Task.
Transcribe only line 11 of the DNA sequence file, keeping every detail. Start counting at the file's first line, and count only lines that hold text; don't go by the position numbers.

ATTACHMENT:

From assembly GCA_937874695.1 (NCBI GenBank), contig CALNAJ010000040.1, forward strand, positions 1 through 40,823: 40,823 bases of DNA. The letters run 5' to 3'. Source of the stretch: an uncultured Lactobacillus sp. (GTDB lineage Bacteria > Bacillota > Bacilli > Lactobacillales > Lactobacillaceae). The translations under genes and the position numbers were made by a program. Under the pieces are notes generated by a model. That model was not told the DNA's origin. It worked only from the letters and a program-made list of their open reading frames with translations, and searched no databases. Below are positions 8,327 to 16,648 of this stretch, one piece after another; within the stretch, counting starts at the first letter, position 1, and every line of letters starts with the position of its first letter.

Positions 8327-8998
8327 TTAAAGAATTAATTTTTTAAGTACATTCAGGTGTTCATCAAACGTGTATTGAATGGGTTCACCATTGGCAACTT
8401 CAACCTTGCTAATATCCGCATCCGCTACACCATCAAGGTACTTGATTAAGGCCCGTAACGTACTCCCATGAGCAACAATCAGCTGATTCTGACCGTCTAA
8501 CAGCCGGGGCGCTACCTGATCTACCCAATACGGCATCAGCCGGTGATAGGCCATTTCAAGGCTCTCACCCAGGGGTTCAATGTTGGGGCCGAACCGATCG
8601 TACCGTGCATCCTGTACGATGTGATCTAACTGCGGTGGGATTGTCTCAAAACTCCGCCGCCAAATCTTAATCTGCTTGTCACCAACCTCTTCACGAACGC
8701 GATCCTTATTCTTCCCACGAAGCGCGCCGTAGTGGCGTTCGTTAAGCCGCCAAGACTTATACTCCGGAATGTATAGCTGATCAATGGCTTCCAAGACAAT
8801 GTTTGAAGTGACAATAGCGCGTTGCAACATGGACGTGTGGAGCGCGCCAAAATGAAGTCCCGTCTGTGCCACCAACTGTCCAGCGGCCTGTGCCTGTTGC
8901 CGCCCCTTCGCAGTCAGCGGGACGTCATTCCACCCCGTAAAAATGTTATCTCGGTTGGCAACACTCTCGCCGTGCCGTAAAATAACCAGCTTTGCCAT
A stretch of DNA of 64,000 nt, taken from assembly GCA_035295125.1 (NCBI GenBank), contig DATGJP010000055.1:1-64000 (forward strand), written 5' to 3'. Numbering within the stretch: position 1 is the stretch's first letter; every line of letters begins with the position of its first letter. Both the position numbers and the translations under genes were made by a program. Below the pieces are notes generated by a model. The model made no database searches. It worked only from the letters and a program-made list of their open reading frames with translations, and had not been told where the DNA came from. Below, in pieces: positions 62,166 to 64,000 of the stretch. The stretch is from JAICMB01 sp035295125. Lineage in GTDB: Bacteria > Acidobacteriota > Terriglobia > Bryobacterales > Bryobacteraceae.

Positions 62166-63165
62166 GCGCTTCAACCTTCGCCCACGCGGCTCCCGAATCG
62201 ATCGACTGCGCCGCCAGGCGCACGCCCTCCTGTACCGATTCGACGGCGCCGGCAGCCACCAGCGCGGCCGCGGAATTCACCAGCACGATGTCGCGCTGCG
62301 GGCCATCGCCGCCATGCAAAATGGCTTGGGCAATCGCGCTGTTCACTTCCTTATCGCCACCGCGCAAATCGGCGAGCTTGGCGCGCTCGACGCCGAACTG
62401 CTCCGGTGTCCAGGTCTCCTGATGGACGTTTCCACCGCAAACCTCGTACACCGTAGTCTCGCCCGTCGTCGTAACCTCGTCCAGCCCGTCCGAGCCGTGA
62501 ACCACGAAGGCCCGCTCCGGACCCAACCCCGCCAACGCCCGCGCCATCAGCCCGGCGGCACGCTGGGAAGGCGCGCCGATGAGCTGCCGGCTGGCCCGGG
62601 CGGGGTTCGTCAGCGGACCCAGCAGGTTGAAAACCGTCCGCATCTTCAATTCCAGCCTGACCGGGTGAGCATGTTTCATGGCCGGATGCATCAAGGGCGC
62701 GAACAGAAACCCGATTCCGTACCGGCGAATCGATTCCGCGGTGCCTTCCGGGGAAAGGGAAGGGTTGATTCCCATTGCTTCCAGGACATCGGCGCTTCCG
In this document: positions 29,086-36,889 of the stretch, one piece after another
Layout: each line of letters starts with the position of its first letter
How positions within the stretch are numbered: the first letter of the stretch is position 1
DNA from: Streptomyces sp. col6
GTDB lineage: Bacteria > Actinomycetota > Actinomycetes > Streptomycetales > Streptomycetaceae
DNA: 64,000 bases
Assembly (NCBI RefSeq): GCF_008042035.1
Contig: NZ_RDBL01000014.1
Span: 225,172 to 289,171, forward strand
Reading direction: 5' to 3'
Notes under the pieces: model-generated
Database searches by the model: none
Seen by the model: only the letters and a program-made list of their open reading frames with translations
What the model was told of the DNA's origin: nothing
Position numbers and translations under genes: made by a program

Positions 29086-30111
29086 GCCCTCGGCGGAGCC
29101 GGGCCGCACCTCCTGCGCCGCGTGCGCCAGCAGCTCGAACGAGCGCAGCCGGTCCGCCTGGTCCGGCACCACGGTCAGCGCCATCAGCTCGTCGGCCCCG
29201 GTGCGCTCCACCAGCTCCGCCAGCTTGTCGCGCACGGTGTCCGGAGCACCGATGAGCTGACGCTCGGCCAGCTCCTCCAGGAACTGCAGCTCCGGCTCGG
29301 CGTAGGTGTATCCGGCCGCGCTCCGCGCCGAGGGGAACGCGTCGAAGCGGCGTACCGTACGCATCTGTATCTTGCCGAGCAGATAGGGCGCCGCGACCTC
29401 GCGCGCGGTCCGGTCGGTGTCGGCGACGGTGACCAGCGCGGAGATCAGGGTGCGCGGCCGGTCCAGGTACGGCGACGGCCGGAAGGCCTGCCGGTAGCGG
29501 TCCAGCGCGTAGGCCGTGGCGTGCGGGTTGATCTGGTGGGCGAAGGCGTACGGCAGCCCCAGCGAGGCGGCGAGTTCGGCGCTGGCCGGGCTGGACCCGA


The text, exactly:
Positions 62166-63165